In her recent interview with the BBC, Mia Khalifa has spoken out about her experience with the 21st-century adult entertainment culture and explained the aftermath of working directly with Pornhub. For those that don’t know her, Mia Khalifa is a former porn actress, who garnered worldwide notoriety when she appeared in a sex video wearing the Islamic hijab. Though she has been heavily judged for cultural impropriety and accused of blasphemy, Mia’s motives were anything but sacrilegious or racist; driven solely by personal insecurities.
“Low self-esteem doesn’t discriminate against anyone” assures Mia. “I struggled with my weight since childhood and I never felt attractive or worthy of male attention. By the time I graduated, I lost a lot of weight […] and I was ready to make a bigger difference.” Mia also notes that even after having noticeably altered her physique, she still felt extremely self-conscious about the size of her breasts, since it was the first thing to diminish during her weight loss journey. Having undergone a surgical procedure, she suddenly found herself receiving an overwhelming amount of validation and male attention, which she was nervous to let go of.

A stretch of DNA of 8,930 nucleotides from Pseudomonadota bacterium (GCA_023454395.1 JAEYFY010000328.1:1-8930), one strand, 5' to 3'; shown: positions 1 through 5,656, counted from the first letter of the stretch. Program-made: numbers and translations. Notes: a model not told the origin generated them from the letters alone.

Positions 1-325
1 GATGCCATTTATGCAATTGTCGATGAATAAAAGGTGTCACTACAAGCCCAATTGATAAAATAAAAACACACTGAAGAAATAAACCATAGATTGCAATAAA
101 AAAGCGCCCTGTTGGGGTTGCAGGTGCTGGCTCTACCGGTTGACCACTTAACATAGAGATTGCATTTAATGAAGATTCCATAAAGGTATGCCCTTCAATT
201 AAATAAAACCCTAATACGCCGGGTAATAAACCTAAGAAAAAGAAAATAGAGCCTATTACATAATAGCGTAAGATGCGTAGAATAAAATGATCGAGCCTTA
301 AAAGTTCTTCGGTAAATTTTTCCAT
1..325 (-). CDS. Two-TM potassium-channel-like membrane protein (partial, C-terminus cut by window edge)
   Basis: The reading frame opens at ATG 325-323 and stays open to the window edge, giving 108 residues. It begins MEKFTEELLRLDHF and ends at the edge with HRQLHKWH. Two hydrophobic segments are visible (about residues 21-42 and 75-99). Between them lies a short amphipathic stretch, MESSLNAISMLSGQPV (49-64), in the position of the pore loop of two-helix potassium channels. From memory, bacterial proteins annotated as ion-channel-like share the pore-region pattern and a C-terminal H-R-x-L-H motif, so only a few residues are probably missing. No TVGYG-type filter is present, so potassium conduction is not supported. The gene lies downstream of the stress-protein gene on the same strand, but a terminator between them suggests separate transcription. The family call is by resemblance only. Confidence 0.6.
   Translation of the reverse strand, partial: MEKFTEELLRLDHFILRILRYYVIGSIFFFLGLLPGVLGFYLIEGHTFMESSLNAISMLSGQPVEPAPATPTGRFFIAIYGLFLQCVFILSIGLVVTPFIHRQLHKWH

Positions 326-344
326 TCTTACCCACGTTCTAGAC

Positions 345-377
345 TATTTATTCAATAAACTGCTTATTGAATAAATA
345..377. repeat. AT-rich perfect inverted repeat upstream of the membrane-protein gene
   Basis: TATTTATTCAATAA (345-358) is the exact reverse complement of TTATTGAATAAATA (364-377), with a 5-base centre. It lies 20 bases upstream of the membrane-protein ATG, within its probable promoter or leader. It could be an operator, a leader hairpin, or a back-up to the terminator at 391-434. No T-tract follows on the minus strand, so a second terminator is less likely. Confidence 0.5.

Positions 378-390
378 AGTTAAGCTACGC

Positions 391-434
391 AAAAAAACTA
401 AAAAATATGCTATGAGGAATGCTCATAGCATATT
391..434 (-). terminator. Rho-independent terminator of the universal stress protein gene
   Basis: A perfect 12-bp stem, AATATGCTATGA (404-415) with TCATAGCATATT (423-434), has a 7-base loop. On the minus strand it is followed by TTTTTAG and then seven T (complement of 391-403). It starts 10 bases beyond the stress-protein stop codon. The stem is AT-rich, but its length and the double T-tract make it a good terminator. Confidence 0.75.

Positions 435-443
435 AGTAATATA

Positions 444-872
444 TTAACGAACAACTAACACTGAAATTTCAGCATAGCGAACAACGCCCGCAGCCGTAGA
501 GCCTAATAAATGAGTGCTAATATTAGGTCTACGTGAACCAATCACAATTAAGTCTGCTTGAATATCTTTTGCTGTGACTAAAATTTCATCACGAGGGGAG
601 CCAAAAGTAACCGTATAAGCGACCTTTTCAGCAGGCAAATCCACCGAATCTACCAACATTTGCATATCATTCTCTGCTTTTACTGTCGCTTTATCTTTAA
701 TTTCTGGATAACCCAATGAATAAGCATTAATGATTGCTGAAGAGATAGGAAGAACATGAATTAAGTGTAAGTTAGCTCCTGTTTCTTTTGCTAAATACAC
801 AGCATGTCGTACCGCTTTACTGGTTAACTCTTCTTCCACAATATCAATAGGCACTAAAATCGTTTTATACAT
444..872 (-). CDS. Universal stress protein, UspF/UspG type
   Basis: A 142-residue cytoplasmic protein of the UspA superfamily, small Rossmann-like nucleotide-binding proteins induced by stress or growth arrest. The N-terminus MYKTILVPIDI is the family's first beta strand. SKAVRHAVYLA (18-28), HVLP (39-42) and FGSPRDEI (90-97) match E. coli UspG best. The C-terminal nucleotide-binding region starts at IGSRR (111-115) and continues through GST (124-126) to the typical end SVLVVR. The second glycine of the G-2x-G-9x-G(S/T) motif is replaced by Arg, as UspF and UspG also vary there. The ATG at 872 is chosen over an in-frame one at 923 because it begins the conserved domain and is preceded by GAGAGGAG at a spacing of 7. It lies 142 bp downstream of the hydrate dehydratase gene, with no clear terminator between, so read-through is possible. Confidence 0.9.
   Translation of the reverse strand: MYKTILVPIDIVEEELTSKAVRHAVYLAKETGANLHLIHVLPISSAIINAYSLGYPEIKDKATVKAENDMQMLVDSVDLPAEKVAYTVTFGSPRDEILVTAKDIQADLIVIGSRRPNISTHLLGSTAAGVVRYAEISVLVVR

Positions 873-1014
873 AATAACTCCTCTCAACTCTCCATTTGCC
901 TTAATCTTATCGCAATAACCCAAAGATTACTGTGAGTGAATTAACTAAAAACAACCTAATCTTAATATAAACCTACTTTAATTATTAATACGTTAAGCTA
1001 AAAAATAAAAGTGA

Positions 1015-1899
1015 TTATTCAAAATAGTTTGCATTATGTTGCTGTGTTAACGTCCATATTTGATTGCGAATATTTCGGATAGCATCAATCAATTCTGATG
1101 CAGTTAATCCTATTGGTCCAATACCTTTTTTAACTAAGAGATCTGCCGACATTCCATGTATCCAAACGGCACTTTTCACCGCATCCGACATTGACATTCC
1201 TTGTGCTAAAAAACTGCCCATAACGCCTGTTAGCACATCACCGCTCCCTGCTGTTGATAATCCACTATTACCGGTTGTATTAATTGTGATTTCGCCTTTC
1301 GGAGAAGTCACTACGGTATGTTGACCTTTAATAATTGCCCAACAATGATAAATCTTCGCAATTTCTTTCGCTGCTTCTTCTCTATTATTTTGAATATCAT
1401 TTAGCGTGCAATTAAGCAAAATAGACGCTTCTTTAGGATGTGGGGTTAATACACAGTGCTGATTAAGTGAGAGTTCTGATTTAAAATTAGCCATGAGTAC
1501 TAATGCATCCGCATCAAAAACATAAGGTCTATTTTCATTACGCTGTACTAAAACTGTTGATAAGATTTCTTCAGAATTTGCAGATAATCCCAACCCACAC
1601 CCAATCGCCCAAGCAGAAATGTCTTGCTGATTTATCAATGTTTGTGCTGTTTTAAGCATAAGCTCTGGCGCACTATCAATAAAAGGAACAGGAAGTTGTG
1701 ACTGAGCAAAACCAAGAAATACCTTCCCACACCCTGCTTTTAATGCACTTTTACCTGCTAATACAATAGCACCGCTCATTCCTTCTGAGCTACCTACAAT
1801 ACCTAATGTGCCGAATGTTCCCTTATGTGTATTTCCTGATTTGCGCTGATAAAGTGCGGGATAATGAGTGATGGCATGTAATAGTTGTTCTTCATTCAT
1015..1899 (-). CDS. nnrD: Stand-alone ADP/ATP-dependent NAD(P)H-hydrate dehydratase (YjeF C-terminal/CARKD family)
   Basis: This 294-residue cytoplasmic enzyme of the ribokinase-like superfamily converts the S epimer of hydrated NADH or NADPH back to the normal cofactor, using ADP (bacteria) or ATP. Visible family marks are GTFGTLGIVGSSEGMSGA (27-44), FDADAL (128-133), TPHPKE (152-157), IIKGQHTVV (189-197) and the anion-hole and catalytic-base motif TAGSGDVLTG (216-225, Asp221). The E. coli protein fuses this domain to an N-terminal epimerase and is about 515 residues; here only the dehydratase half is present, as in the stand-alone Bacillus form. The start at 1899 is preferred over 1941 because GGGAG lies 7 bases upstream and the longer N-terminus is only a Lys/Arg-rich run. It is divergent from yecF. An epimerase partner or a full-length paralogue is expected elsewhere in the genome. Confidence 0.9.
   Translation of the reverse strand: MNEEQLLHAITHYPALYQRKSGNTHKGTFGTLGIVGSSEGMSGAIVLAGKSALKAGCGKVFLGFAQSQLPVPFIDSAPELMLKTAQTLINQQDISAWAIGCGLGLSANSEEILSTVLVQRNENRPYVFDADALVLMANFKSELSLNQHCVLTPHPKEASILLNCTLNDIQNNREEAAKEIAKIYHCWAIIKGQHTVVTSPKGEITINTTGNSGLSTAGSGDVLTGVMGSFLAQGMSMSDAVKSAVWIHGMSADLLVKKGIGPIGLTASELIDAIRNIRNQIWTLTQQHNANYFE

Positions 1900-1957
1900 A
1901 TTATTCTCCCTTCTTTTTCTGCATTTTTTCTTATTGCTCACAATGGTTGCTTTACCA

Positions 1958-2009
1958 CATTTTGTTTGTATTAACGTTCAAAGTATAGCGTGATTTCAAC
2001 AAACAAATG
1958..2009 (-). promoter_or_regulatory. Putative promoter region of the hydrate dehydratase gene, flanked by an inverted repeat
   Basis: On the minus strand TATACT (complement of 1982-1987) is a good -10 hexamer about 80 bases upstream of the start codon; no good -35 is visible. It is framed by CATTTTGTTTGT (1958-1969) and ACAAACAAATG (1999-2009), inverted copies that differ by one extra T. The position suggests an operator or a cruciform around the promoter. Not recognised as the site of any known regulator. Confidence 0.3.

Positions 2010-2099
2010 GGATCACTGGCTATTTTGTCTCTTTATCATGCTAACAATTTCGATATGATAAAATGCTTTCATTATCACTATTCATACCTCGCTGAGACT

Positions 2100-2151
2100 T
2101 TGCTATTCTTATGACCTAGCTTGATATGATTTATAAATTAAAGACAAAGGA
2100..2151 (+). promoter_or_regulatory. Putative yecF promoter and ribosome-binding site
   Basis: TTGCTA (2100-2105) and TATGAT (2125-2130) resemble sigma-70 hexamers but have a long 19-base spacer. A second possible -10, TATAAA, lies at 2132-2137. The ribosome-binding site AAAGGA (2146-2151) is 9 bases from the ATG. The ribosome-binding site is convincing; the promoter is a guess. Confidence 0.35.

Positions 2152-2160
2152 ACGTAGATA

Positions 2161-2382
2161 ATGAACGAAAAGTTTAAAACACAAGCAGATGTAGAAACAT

Therefore, when she was spotted on the street by a marketing agent and offered a job on the spot as a ‘model’, turning down the offer seemed like refusing herself the self-empowerment she believed she deserved. Of course, she was also positively persuaded by the common assumption that her identity would remain under wraps – just as any one of the other girls whose names were rarely announced online. She says, by the time she understood that her “modelling job” required more than what she’d be comfortable with doing, it was too late. However a strong sense of intimidation has convinced her not to speak up about not wanting to film her first-ever porn video. Despite the coercion, she did express her concern about her role, stating that it may get her killed. However, her cry for help was taken in jest.